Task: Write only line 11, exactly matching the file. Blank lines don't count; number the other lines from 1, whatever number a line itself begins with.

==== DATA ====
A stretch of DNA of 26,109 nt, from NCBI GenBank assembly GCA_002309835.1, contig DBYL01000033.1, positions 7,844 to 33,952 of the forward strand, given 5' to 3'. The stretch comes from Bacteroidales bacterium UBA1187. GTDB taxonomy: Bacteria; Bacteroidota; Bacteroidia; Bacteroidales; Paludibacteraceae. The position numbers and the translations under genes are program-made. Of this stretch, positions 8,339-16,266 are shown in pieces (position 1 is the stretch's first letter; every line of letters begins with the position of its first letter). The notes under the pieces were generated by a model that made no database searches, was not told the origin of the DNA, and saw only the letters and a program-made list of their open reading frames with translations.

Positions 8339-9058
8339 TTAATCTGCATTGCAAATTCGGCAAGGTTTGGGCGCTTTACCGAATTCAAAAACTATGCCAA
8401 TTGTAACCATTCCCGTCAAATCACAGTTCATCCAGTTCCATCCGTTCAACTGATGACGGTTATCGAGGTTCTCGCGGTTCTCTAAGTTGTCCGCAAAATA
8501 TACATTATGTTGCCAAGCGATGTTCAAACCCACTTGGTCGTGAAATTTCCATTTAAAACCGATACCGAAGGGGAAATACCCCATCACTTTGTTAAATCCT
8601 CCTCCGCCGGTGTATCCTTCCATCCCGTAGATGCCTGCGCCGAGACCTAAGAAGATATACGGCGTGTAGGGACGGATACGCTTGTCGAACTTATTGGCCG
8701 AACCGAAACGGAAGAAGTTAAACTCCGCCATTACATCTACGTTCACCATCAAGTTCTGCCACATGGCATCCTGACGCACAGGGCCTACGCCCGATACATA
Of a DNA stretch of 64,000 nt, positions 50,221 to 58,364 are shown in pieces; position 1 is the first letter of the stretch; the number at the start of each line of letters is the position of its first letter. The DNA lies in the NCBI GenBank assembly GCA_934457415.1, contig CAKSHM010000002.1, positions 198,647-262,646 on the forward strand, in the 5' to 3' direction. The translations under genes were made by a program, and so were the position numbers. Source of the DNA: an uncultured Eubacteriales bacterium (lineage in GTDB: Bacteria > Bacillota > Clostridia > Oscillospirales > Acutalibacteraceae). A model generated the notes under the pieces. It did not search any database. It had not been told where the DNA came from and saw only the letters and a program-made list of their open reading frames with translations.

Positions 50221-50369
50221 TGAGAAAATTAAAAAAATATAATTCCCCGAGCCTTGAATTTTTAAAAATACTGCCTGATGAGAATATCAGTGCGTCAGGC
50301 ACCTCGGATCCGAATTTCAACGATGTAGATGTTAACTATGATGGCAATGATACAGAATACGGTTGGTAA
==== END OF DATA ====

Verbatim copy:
50301 ACCTCGGATCCGAATTTCAACGATGTAGATGTTAACTATGATGGCAATGATACAGAATACGGTTGGTAA